The final oddity of the ECB’s stance concerns democratic governance. Deciding whether a credit event has occurred is left to a secret committee of the International Swaps and Derivatives Association, an industry group that has a vested interest in the outcome. If news reports are correct, some members of the committee have been using their position to promote more accommodative negotiating positions. But it seems unconscionable that the ECB would delegate to a secret committee of self-interested market participants the right to determine what is an acceptable debt restructuring.

News to the Columbia U. Professor, power centers attract powerful special interests.  Angels don’t occupy public offices; those who take great pleasure in wielding coercive authority over their fellow man do.

Though Stiglitz believes the Eurozone crisis is a product of a lack of regulation (by easily bought bureaucrats, which he grudgingly admits), he is correct that a hard default is the correct path through the storm.  If the EZ wants to retain any credibility of free market capitalism, losses must be taken by those who took the risk.  Perpetuating moral hazards by papering over the bad decisions of market participants creates further disasters down the road.  But with a hard default must come a triggering of credit default swaps which the ECB wants to prevent.  Credit default swaps, for all their demonization by the anti-Wall Street crowd, are merely a means for investors to hedge themselves against potential default through risk assessment.  Take away this function and the market will find inevitably find another way to protect itself against recklessly spending governments.  For all the faith bestowed upon faceless regulators by those who wish the hand of government in every affair of life, these bureaucrats have specialized in always chasing the last market innovation.  Despite increases in staff and funding, regulators simply don’t have the vast amount of knowledge to attempt to plan an economy.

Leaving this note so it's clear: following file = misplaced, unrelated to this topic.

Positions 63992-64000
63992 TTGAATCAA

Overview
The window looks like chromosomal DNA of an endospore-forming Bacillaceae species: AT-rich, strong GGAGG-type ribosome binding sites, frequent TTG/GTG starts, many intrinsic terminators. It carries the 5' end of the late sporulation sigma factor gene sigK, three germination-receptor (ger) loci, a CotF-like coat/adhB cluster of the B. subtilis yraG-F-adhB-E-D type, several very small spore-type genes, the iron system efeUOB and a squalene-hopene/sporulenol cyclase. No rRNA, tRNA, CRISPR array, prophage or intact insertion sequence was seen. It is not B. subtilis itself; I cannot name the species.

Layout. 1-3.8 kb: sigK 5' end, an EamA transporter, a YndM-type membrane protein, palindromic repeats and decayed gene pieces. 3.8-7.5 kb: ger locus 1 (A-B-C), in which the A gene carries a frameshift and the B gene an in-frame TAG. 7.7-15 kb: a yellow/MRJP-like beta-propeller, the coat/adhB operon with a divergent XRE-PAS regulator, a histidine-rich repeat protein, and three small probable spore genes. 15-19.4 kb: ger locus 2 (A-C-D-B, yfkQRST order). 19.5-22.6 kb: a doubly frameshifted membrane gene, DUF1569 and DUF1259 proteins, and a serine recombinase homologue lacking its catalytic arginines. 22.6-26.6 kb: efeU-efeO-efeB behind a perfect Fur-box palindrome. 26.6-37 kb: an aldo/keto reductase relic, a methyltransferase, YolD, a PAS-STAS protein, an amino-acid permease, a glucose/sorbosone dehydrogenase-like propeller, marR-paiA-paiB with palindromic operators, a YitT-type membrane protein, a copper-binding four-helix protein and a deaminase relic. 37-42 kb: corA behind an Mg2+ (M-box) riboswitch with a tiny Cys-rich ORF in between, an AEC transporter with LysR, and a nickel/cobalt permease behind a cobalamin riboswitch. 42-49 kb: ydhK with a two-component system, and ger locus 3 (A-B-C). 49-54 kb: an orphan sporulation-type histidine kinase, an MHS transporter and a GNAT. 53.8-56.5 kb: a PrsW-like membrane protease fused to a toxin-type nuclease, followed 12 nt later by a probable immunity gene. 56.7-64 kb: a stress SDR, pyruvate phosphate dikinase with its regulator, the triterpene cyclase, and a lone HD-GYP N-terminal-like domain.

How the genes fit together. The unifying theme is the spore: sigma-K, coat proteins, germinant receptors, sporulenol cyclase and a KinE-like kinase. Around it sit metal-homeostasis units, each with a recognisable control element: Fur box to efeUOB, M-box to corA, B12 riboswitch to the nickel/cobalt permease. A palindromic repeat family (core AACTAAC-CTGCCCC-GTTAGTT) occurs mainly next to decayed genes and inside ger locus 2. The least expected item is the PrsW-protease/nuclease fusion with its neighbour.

The economic fact is that credit default swaps don’t cause fiscal destabilization.  The profligate spending of governments and continual interest rate manipulations by central banks are what wreak havoc on normal working order.  Markets are self correcting when left to their devices.  An emboldened political and regulatory class that sees itself as omniscient in the face of the complex phenomena known as an economy only ever burdens this process.  Allowing the triggering of credit default swaps, like the financial meltdown in the fall of 2008, won’t be the end of the world.  Even Stiglitz recognizes this:

The one argument that seems – at least superficially – to put the public interest first is that an involuntary restructuring might lead to financial contagion, with large eurozone economies like Italy, Spain, and even France facing a sharp, and perhaps prohibitive, rise in borrowing costs. But that begs the question: why should an involuntary restructuring lead to worse contagion than a voluntary restructuring of comparable depth?

If an auto insurance company sees a large, but uncorrelated, jump in claims, the government shouldn’t step in to protect its losses by stopping a payout to insurance holders for the sake of financially saving the company.  Those who insured themselves were acting prudently; why should they by punished?  What kind of message does this send for future drivers?

Stiglitz naively believes that “democratic” institutions are too beholden to wealthy special interests.  Until he realizes that institutions given monopolies on a specific industry or over force and legal arbitration themselves attract the most unscrupulous of men, he won’t see the true cause of societal impoverishment and decay.